You don't really understand the cold until you've been to the Arctic. In the winter months here in northern Sweden, the sun barely raises its head and the temperature struggles to better zero degrees Fahrenheit. It's a brutal environment and an incongruous place to meet the 2011 Mercedes SLS AMG.
It's incongruous but not unusual, because when the cold weather really bites, the city of Kiruna becomes a playground for Europe's automotive development engineers. The local hotels are littered with men in garish jackets that bear names like Bosch, Continental and Mercedes. And it's impossible to drive for more than an hour without spotting a top-secret prototype bedecked in camouflage clothing. If you're a spy photographer and not afraid of the cold, this tiny town on the fringe of the Arctic Circle is Shangri-La.
Driving a 563-horsepower supercar like the 2011 Mercedes-Benz SLS AMG in the ice and snow should be easy, don't you think? No one else up here under the Northern Lights seems to be having any problems. It won't be like driving that Ferrari F430 Spider across Italy like I did a few years ago, or even like whipping that Ferrari 612 Scaglietti across India (with a roll of toilet paper in hand almost all the way), but it should be doable, right?
What have I let myself in for?
South to Alaska
Our 2011 Mercedes-Benz SLS rolls out of the truck dressed in bright red. The Mercedes engineers brought it to Kiruna for a final cold-weather systems check before production begins in March and now they're done. I've been tasked with driving the car 250 miles south across the Arctic Circle to the town of Arvidsjaur, which, in terms of latitude, is on a par with northern Alaska.
When I first saw the SLS on its stand at the auto show, I wasn't sure about it. The macho nose looked slightly at odds with the curvaceous rump, which itself seemed an awkward pastiche of the iconic Mercedes-Benz SL300 of the 1950s. But here in the wild, smeared in ice and snow, the Gullwing looks much more effective. The SLS might not have the flamboyance of the cartoonlike Mercedes-Benz SLR McLaren — a car I've driven many times — but it still has plenty of impact and those gullwing doors are pure theatre.
We're running on standard winter tires, similar to those used throughout Europe at this time of year. Studded tires would be more sensible for the conditions, but they'd provide less of a challenge for the stability control system and less of a test of my manhood. Today, concentration and finesse top the agenda.
We crawl out of Kiruna, a city of around 18,000 people. Sweden's most northerly city built its fortune on the production of iron ore, but more recently it's diversified into ecotourism and even space exploration — Kiruna has signed a deal with Virgin Galactic to house Spaceport Sweden. It would be easy to imagine the astronauts becoming confused, as so desolate is the countryside that you could be forgiven for thinking you'd already reached the moon.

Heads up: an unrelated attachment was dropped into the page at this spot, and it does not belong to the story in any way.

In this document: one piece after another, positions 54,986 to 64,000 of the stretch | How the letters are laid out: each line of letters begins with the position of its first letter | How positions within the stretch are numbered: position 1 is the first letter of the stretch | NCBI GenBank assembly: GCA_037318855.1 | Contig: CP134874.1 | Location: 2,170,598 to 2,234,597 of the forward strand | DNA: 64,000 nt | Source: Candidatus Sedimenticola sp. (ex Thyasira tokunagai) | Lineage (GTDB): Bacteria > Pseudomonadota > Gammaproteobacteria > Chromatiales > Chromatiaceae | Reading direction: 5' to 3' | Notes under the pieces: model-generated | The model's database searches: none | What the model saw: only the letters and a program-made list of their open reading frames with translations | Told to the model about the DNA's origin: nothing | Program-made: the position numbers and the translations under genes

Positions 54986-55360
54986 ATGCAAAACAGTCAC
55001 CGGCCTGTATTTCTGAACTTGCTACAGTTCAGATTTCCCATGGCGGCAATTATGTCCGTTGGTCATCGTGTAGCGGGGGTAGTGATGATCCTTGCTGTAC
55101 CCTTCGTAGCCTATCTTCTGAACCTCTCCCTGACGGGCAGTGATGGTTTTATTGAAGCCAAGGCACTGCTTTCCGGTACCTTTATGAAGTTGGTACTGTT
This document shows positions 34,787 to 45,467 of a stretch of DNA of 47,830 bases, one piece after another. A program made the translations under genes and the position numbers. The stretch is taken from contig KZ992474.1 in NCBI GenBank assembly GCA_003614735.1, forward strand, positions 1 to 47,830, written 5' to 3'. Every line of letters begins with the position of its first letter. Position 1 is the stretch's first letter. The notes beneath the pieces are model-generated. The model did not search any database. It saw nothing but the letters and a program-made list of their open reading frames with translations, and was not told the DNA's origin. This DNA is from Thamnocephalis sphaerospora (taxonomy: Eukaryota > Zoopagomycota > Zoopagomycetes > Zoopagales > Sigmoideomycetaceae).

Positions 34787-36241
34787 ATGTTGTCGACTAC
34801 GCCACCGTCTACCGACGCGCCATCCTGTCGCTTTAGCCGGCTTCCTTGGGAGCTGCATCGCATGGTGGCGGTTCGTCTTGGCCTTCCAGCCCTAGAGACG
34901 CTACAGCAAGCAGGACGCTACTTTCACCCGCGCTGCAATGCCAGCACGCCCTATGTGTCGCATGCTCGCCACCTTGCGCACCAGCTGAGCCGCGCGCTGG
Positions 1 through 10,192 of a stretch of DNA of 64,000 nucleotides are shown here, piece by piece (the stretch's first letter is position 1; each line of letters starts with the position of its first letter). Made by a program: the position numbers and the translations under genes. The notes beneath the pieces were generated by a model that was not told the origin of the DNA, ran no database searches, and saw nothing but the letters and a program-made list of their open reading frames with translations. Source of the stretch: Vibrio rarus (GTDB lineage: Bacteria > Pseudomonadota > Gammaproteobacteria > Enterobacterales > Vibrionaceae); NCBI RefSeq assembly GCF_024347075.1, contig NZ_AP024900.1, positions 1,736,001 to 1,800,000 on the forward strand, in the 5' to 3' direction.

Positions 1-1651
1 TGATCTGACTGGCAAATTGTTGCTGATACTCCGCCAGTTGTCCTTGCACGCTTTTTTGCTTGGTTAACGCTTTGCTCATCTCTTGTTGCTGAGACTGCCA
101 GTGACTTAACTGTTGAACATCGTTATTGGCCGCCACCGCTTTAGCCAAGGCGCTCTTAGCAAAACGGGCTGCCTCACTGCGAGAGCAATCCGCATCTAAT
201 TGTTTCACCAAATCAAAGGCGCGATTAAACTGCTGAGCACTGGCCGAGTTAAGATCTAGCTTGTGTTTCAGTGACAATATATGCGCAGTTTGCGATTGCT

Point South, Hope for Warmth
Not surprisingly, most locals here travel by Volvo and they're not afraid to push on. If your roads are smothered in ice for seven months of the year, you learn to adapt, so it's little wonder that so many of the great rally drivers hail from this part of the world.
In the 2011 Mercedes-Benz SLS AMG, I'm being cautious. The 6.2-liter V8 musters 563 hp and the slightest tickle of the throttle seems to make the stability control light dance to a disco beat. I pop the seven-speed dual-clutch automated manual transmission into Manual mode and use the shift paddles on the steering wheel to change up early, something the electronics seem surprisingly reluctant to do.
Mercedes is billing this car as a proper GT, a car that owners could use every day, even though few will. This is the first time AMG has been permitted to develop a complete car, but it hasn't been given too much license to get overly frisky with the design. For example, the ultra-conservative cabin could only have hailed from Stuttgart.
Maybe it's too sensible. The infotainment system is pinched from a C-Class and looks out of place here. When you're spending around $235,000 on a car, you don't really expect blank plastic switches. Apart from an awesome Bang & Olufsen stereo system, little inside feels genuinely special. The cockpit of a Ferrari 599 GTB or even the much cheaper Audi R8 4.2 FSI has a greater sense of occasion (as we British automotive journalists like to say).